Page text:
Tuesday, September 27, 2016

Attend SBISD College Night on October 11

College Night is an evening designed especially for students and their families to learn more about the many post-secondary options available to students after high school. The evening program is organized as a one-stop “shopping” event. In recent years, up to 3,000 people have attended and we are expecting just as strong turn of a turn out in light of hosting this event on only one night this year.

We will welcome over 200 representatives from regional, state and national colleges and universities, both public and private, as well as technical and military-related institutions on October 11, 2016 from 6-8pm at Spring Woods High School.

In addition, due to the early opening of the federal and state financial aid process, we will host financial aid information tables and also welcome representatives from Wells Fargo to share information about saving for higher education.

Students and parents can review a weekly updated list of college fair participants.

October 11, 2016
SBISD College Night
6-8 p.m.
Spring Woods High School

2045 Gessner Rd. 77080

Lastly, the Texas Vaccine Institute will be offering the Meningococcal Vaccine again this year at College Night.  Accepted insurances are Aetna TRS Active Care I, Aetna TRS Active Care II, Aetna TRS Choice POS II, United Health Care, Blue Cross Blue Shield PPO, Medicaid, and Amerigroup Medicaid.  Students covered by these insurances do not have to pay anything and will need to submit a copy of the insurance card and the student’s DOB must be written on the copy.  Students without insurance or with insurance that does not cover the Meningococcal Vaccine will be required to pay $15.00.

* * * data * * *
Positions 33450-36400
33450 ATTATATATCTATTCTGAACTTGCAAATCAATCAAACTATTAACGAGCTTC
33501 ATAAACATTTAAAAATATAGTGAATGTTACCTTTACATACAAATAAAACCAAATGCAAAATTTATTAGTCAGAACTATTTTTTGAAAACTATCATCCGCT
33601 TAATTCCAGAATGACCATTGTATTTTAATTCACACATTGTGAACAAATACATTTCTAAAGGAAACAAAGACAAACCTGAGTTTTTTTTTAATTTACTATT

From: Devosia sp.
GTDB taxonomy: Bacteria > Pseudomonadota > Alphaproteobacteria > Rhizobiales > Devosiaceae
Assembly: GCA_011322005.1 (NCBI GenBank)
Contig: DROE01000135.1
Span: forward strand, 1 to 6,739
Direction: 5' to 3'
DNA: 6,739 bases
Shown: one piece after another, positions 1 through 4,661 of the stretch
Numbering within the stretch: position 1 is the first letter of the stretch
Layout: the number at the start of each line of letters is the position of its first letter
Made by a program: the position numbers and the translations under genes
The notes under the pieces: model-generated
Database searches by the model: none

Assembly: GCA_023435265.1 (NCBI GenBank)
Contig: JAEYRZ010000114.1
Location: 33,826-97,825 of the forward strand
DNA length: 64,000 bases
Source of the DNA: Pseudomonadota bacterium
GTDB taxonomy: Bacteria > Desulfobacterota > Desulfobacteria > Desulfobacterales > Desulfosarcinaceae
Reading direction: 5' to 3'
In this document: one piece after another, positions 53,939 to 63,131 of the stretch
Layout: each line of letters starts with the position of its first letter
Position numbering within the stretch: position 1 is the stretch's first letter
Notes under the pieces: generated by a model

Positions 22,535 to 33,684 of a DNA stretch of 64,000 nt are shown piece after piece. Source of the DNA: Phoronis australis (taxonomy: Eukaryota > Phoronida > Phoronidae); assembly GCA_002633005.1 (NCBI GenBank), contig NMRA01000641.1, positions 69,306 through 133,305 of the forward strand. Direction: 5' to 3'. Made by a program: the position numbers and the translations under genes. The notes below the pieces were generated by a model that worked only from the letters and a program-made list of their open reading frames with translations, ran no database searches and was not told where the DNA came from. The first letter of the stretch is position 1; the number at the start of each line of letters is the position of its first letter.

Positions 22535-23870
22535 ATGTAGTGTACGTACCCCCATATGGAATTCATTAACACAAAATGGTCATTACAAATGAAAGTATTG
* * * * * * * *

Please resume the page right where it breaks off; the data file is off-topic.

*Overflow parking will be available with shuttle service to/from Spring Woods High School throughout the evening

**SBISD regrets that College Night conflicts with the Yom Kippur Holiday. We have worked since July to try and change the date to no avail. For families impacted by this scheduling conflict, please note that Katy and Alief ISD have graciously offered our families the opportunity to attend their district events as follows:

October 5, 2016
Katy ISD College Night
Merrell Center
6-8:30 p.m.
Leonard E. Merrell Center


October 13, 2016
Alief ISD College Night
Alief Taylor High School
6-8 p.m.
Alief Taylor High School


Tips for students attending the college fair >>

Friday, September 23, 2016

Watch D.O.G.S. (Dads of Great Students) Form at Two Campuses

A WatchDOG volunteer helps out in a classroom recently at Rummel Creek Elementary.
The way Chris Holmes described it to a Houston Chronicle reporter, he was often the only man in attendance when the Rummel Creek Elementary School PTA met at the school. Dads wouldn’t come.

Holmes stopped being a lonely man overnight when more than 200 other fathers packed the school’s cafeteria during an informational meeting in August for a new volunteer program called Watch D.O.G.S. (Dads of Great Students). This group operates across Texas and the nation, helping fathers engage with their children in a structured way.

Dads at the evening sign-up session at Rummel Creek consumed 60 pizzas in less than an hour. They volunteered for 172 daylong volunteer sessions at the school.